Rationale: Estimating the annual incidence and prevalence of nontuberculous mycobacterial (NTM) lung disease may assist in improving understanding of the public health and economic impacts of this disease and its treatment. Objective: To estimate the yearly incidence and prevalence of administrative claims-based NTM lung disease between 2008 and 2015 in a U.S. managed care claims database. Methods: We used a national managed care claims database (Optum Clinformatics Data Mart) representing a geographically diverse population of approximately 27 million members annually. All medical claims from January 1, 2007, to June 30, 2016, were scanned for diagnosis codes for NTM lung disease (International Classification of Diseases, Ninth Revision, ClinicalModification [ICD-9-CM] code 031.0 or ICD-10-CM code A31.0). We defined a case of NTM lung disease as having at least two medical claims with a code of 031.0 or A31.0 that were dated at least 30 days apart. Annual incidence and prevalence were estimated for each calendar year from 2008 to 2015. Results: From 2008 to 2015, the annual incidence of NTM lung disease increased from 3.13 (95% confidence interval [CI], 2.88-3.40) to 4.73 (95% CI, 4.43-5.05) per 100,000 person-years, and the annual prevalence increased from 6.78 (95% CI, 6.45-7.14) to 11.70 (95% CI, 11.26-12.16) per 100,000 persons. The average annual changes in incidence and prevalence were 15.2% (95% CI, 4.0-6.4%; P,0.01) and 17.5% (95% CI, 6.7-8.2%; P,0.01), respectively. For women, the annual incidence increased from 4.16 (95% CI, 3.76-4.60) to 6.69 (95% CI, 6.19-7.22) per 100,000 person-years, and the annual prevalence increased from 9.63 (95% CI, 9.08-10.22) to 16.78 (95% CI, 16.04-17.55) per 100,000 persons. For individuals aged 65 years or older, the annual incidence increased from 12.70 (95% CI, 11.46-14.07) to 18.37 (95% CI, 16.98-19.87) per 100,000 person-years, and the annual prevalence increased from 30.27 (95% CI, 28.41-32.24) to 47.48 (95% CI, 45.37-49.67) per 100,000 persons. The incidence and prevalence of NTM lung disease increased in most U.S. states and overall at the national level. Conclusions: The incidence and prevalence of NTM lung disease appears to be increasing in the United States, particularly among women and older age groups.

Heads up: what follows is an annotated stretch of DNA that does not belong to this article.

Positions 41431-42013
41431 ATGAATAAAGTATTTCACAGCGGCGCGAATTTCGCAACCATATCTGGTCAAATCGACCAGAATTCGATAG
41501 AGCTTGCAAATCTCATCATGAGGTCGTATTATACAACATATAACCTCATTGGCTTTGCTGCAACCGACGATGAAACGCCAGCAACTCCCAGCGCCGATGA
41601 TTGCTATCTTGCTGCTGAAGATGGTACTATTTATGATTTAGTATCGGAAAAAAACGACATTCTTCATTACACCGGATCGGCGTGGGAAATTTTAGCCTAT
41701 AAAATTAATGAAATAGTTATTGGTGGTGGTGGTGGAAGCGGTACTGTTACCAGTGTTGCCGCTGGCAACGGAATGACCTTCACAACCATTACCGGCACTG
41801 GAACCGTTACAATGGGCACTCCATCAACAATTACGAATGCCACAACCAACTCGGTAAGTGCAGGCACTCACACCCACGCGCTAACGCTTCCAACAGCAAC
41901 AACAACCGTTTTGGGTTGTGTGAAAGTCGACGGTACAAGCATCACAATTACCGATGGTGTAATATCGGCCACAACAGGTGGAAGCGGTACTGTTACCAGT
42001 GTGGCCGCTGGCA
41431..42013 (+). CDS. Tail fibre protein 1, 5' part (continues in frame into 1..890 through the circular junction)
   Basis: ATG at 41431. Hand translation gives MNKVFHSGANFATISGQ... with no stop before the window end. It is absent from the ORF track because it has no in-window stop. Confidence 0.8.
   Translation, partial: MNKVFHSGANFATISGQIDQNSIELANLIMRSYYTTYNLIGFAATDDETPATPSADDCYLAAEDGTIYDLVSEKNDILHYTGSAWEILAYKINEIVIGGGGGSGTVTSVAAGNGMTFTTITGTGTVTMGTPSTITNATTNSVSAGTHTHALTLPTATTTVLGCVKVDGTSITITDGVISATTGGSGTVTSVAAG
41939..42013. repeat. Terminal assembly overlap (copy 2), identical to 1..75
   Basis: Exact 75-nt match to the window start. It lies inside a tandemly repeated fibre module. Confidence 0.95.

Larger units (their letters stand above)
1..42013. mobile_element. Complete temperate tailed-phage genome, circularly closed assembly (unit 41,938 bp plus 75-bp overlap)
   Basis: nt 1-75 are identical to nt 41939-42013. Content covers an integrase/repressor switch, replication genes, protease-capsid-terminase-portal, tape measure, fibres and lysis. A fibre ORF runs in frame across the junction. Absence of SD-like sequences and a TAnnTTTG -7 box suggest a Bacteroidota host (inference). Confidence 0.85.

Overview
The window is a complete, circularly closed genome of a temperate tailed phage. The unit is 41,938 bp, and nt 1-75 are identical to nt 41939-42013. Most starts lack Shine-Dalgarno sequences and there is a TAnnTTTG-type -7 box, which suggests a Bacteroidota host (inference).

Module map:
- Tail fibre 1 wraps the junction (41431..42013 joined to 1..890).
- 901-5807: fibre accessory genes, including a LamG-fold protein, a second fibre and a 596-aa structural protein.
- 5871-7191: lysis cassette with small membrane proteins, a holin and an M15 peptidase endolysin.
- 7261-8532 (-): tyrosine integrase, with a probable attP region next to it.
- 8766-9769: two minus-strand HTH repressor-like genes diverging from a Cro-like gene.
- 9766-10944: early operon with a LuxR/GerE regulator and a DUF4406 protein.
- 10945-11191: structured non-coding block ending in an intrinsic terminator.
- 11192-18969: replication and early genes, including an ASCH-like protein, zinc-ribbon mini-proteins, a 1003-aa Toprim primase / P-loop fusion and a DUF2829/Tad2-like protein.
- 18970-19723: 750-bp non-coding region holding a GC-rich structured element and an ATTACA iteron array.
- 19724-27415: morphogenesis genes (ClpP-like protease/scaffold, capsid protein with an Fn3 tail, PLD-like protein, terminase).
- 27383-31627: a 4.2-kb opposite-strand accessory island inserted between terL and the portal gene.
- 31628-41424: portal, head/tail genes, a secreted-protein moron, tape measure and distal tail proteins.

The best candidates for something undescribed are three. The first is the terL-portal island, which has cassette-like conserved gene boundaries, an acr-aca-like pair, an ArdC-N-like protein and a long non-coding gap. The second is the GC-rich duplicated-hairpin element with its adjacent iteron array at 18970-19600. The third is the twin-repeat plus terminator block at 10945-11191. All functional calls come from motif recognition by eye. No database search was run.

- Nontuberculous mycobacterial infections
ASJC Scopus subject areas
- Pulmonary and Respiratory Medicine